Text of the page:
#AmWriting — off the screen, onto the page

Writing is hard work. That probably won’t surprise anyone reading this blog post, but it constantly surprises me. Take my current novel project: I started the first draft of it back in 2013. It was my NaNoWriMo project that year, and while I had a pretty strong idea of what the book would be, IContinue reading “#AmWriting — off the screen, onto the page”

Thoughts from a white writer on our responsibilities as writers

I write historical fiction, and my approach is largely realistic. I also grew up in the South and set most of my fiction there, and for the time being, most of what I write about is set during some of the most difficult and painful eras in our nation’s short history: the Civil War andContinue reading “Thoughts from a white writer on our responsibilities as writers”

DL Fowler and Abraham Lincoln

My late paternal grandfather was a deeply religious and compassionate man, had a tremendous and constant sense of humor, and stood six foot four and a quarter — the same faith, disposition, and height as Abraham Lincoln. Which is the reason I always felt an affinity for Lincoln: he reminded me of my Grandpa. Lincoln wasContinue reading “DL Fowler and Abraham Lincoln”

What’s past is prologue

In my series of blog posts (and, this past spring, my series of writing workshops) on researching for historical fiction, I’ve discussed “going to the source,” by which I usually mean interviewing live people, getting expert opinions or local insights or eyewitness accounts. But as I explained in my workshop a few months back, sometimes theContinue reading “What’s past is prologue”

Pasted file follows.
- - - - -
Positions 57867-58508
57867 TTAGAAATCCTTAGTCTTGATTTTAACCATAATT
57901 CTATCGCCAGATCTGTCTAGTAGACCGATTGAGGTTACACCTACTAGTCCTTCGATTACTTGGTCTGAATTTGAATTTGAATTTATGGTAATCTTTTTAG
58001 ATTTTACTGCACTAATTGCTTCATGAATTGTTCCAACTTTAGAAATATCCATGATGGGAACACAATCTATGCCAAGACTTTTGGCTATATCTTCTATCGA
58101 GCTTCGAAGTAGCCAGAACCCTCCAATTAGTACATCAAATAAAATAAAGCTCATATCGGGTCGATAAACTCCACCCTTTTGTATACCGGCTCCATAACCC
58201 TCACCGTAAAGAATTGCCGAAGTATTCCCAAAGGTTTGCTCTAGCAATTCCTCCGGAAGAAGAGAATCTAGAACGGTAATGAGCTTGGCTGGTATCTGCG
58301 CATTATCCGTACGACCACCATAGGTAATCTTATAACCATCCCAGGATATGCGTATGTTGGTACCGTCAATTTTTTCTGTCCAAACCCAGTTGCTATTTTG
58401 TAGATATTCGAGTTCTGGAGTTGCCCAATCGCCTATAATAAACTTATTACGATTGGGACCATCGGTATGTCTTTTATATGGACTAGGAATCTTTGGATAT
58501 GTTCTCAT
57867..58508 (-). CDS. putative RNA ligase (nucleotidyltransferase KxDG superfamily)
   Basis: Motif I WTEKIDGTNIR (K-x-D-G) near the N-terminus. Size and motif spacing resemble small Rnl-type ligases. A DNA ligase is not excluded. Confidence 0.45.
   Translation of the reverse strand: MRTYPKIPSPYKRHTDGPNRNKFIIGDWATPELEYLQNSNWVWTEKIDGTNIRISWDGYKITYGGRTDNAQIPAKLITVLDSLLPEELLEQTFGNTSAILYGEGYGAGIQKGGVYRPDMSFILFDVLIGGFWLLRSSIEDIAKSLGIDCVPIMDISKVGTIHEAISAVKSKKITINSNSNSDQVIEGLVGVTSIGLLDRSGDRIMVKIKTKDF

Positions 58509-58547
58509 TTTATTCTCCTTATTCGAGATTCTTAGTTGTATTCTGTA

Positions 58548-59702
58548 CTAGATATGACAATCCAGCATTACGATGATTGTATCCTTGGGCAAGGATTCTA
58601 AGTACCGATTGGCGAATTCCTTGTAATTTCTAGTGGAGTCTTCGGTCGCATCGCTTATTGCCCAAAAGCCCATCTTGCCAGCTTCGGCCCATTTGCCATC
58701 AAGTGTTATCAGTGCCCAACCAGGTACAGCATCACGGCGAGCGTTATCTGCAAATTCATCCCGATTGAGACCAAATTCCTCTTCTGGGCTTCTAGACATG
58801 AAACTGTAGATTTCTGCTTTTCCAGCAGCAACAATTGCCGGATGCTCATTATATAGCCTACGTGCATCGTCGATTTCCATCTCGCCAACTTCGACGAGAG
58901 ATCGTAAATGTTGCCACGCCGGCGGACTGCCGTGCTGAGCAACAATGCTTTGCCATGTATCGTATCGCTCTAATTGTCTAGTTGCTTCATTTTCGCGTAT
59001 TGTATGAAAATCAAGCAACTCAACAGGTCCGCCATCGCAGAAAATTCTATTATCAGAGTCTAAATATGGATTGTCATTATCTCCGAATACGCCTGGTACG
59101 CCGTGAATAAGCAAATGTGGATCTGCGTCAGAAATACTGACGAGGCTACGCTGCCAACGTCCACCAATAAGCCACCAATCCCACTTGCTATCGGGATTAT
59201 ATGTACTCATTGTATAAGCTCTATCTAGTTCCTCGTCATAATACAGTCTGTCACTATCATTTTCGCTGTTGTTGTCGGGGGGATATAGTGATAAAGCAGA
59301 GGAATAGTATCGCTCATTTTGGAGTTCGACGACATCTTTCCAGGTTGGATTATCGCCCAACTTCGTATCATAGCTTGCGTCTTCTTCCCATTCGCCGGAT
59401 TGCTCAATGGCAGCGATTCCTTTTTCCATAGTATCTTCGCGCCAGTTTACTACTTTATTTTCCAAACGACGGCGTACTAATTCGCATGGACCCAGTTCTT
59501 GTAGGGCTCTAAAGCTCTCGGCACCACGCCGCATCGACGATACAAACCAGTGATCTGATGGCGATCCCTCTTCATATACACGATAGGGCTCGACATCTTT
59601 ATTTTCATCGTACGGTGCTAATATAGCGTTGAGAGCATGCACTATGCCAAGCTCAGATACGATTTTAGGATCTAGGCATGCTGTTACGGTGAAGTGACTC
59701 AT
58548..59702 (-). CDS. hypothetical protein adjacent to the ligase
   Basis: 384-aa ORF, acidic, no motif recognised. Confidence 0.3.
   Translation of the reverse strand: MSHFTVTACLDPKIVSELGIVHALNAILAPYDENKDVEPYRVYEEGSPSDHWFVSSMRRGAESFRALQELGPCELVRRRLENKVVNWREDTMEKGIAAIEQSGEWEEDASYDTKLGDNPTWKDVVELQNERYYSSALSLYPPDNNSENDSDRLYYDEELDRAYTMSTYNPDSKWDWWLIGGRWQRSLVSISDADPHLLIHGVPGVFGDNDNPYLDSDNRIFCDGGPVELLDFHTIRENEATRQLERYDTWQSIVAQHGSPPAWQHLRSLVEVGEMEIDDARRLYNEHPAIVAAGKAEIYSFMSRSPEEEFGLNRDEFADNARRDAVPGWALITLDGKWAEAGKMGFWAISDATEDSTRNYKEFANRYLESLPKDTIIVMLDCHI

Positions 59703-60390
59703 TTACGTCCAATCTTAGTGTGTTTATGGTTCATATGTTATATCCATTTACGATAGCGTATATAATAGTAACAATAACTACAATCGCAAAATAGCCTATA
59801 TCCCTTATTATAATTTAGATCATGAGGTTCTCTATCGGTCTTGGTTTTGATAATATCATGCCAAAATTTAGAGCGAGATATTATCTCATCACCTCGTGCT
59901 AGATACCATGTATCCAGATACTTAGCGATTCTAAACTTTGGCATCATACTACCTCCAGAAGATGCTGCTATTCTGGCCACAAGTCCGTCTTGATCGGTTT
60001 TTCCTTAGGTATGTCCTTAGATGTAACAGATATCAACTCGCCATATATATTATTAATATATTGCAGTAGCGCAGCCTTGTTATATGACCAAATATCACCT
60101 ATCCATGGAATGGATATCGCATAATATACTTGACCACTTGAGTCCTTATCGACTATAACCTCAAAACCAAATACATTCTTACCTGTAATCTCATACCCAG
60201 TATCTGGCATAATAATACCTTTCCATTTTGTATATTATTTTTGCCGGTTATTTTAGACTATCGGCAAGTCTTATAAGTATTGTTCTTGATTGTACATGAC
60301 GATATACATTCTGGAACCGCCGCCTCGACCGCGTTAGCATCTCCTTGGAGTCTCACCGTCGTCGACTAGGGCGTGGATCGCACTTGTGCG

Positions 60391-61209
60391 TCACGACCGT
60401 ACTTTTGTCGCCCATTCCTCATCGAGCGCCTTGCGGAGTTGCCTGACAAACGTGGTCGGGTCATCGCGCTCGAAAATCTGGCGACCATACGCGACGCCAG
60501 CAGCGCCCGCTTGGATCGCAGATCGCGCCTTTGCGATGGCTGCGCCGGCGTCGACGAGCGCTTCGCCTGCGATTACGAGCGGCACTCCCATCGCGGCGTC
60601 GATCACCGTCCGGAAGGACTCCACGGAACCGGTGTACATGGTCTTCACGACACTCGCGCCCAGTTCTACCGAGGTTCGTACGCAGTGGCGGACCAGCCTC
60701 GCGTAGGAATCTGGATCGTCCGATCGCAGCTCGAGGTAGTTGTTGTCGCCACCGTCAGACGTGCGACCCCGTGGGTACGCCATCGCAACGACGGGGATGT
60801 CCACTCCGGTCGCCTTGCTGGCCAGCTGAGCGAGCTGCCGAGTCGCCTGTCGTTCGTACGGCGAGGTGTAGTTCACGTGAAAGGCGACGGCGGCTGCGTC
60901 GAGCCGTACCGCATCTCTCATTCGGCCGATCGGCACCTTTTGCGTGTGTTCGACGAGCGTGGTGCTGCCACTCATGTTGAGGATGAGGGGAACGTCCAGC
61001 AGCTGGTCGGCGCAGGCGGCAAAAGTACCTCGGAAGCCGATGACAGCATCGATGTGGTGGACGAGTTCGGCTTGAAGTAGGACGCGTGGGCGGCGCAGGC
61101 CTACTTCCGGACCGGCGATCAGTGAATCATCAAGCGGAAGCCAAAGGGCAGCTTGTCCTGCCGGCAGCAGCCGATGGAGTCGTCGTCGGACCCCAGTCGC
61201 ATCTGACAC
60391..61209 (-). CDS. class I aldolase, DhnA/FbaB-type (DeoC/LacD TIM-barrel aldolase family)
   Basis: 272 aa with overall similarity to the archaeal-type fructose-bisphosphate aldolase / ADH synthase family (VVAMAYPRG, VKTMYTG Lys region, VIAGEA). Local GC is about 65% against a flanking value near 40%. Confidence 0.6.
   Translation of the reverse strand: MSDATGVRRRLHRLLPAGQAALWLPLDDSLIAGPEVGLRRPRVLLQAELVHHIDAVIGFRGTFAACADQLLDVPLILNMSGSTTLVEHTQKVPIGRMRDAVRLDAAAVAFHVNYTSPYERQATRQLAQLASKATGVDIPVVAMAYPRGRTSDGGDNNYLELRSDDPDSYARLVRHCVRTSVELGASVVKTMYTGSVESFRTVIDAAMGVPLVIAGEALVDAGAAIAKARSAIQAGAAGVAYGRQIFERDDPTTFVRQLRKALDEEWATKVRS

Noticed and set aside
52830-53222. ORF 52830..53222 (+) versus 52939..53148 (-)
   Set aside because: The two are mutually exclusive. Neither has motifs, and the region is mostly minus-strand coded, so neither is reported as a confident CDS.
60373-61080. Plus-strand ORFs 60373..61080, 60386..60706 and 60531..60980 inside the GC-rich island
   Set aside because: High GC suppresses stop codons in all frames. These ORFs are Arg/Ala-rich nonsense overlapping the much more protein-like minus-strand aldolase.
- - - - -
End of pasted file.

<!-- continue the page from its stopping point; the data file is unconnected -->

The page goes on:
Texas Rising — and rising . . . and . . . mercifully, it’s gone

It’s over, folks. At long, long last, the Texas Rising series is finished. But hang in there, because I still have to write about this last episode, which I’ve done more or less in the order it was presented us, mostly because of some problems I want to point out with both the narrative and theContinue reading “Texas Rising — and rising . . . and . . . mercifully, it’s gone”

Texas Rising — some comments before the last episode

Tonight, the final episode of Texas Rising airs, and yes, exhausted though I was after even the first episode, I am sticking it out to the end and I’ll blog about it tomorrow. In the meantime, my posts so far attracted the attention of the Wall Street Journal, and ten days ago I had aContinue reading “Texas Rising — some comments before the last episode”

Texas Rising — in a cloud of dust and a fog of history

When I was a boy living in Texas, I loved The Dukes of Hazzard. I watch their TV show constantly, I had the General Lee in both Hot Wheels size and the large action-figure size because I also had the action figures of Bo and Luke Duke. I often had them mingle with my actionContinue reading “Texas Rising — in a cloud of dust and a fog of history”

Texas Rising — a yellow rose blooms, but mind the thorns

So, before I get into the third episode of Texas Rising, I would like to start with the show’s own disclaimer: “The following program is a dramatic interpretation of Texas’ fight for independence. Viewer discretion is advised.” I suppose the “viewer discretion” they advise is to focus on the “interpretation” part and not take any of this tooContinue reading “Texas Rising — a yellow rose blooms, but mind the thorns”

Texas Rising — and quickly falling

I grew up in Texas, where the hagiography of early Texans and the aggrandizing of our heritage (or, at least, our Anglo heritage) was mandatory. People think I’m participating in the tradition of tall tales when I say a thing like that, but it’s true: in Texas schools, you learn Texas history before you learn AmericanContinue reading “Texas Rising — and quickly falling”

A Writer’s Notebook: family history

This one rambles, but it’s an exercise and it’s rough, so bear with me. I used to read books. I mean on paper, pages made of wood pulp pressed flat in huge machines, cut and stitched or glued together and then cut again, printed with ink and bound in cardstock covers. When I turned theContinue reading “A Writer’s Notebook: family history”